Process based indicators, although easier to calculate than risk adjusted outcomes, are poor proxies for quality of care. Even seemingly clear cut measures have hidden complexity. As examples, total hospital readmission rates correlate poorly with avoidable readmission rates,9 and starting treatment for patients with pneumonia within four hours of arrival correlates with quality, yet Medicare’s incentives for hospitals to do so resulted in the administration of antibiotics to almost any patient in the emergency department with a cough.10
Patients’ social characteristics also confound process based measures; even excellent doctors who care for disadvantaged or difficult patients may look bad on current pay for performance metrics. Among respected doctors at a flagship Harvard teaching hospital, those who cared for more non-English speaking, poor, uninsured patients from more minority backgrounds, as well as for patients with infrequent visits, scored low on pay for performance metrics.11
Using clinical audit for financial reward and punishment, rather than in a collegial and reflective effort to improve care, amplifies the challenges of performance measurement. Incentives may mutate honesty into legal trickery; gaming can so thoroughly distort reality that rewards become uncoupled from performance.
A second questionable assumption is that traditional payment or funding systems are too simple. Pay for performance replaces simpler more general payment contracts with ones that specify the “deliverables” in greater detail. For instance, contracts for accountable care organisations mandated under the 2010 US health reform incentivise 33 quality standards, whereas the UK’s primary care pay for performance programme initially tabulated 146 parameters,12 with more to come. However, more may not be better; highly detailed prescriptive contracts may be perceived as controlling and may undermine the intrinsic motivation crucial to maintaining quality when nobody is looking.
Offering financial incentives to doctors, rather than enhancing their intrinsic motivation, may reduce their desire to perform an activity for its inherent rewards (such as pride in excellent work, empathy with patients). Worse still, if poor performance is the result of financial distress that is beyond providers’ control, penalising low scorers can make matters worse and exacerbate disparities, effectively punishing patients who cannot go elsewhere. Hospitals and doctors’ practices that deliver irremediably deficient care should be closed. It makes little sense to put already quality challenged providers on a starvation diet.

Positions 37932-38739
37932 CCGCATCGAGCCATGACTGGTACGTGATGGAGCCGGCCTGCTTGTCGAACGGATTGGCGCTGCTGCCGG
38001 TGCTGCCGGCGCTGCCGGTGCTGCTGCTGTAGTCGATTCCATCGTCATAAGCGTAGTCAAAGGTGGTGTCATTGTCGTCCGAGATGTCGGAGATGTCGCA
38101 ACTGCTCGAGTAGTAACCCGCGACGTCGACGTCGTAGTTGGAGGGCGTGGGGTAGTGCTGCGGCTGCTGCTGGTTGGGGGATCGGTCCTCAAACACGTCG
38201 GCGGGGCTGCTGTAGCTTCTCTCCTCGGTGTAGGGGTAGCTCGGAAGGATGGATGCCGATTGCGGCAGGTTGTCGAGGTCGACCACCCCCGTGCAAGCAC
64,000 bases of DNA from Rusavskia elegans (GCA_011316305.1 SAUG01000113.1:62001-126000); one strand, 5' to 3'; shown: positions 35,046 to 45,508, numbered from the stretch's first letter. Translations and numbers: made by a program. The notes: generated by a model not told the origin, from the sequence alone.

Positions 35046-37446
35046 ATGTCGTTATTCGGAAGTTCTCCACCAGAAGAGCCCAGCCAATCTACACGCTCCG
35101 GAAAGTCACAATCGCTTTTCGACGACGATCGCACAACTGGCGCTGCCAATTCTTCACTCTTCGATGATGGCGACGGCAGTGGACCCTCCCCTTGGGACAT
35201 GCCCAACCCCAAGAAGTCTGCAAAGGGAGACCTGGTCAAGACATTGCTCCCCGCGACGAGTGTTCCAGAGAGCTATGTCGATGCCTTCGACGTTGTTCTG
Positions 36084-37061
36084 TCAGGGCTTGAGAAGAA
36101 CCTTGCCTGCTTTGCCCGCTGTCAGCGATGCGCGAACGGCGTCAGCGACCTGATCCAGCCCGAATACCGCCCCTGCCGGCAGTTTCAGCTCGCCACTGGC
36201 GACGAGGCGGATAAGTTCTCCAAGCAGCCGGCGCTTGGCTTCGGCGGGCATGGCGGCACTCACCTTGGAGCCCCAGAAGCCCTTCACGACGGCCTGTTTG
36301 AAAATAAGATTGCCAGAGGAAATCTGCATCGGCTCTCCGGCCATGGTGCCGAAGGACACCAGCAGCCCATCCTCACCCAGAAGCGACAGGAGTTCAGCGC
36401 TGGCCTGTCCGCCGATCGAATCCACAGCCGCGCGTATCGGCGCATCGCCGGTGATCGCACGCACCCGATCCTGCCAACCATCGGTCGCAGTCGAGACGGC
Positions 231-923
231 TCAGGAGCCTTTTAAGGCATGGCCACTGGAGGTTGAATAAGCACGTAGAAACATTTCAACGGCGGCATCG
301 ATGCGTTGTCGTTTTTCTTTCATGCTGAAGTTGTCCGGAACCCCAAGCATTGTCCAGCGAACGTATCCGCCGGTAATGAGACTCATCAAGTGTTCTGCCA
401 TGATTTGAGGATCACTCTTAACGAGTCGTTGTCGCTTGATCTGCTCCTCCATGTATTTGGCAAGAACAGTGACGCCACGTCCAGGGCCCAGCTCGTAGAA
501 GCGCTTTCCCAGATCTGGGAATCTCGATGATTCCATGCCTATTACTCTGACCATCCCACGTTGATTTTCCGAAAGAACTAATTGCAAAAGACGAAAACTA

Future studies may yet establish the clinical effectiveness of pay for performance, but given its questionable assumptions this may never be the case. Despite a dearth of robust evidence that the system is clinically effective in healthcare, payers charge ahead with implementing everywhere an intervention that has not been proved to work anywhere. We are worried that pay for performance may not work simply because it changes the mindset needed for good doctoring. However, if such schemes must be envisaged, is essential that their likely benefit is rigorously considered before their implementation. Glasziou and colleagues’ checklist provides a salutary guide to such consideration.
Cite this as: BMJ 2012;345:e5015
Competing interests: All authors have completed the ICMJE uniform disclosure form at www.icmje.org/coi_disclosure.pdf (available on request from the corresponding author) and declare: no support from any organisation for the submitted work; no financial relationships with any organisations that might have an interest in the submitted work in the previous three years; no other relationships or activities that could appear to have influenced the submitted work.
Provenance and peer review: Not commissioned; externally peer reviewed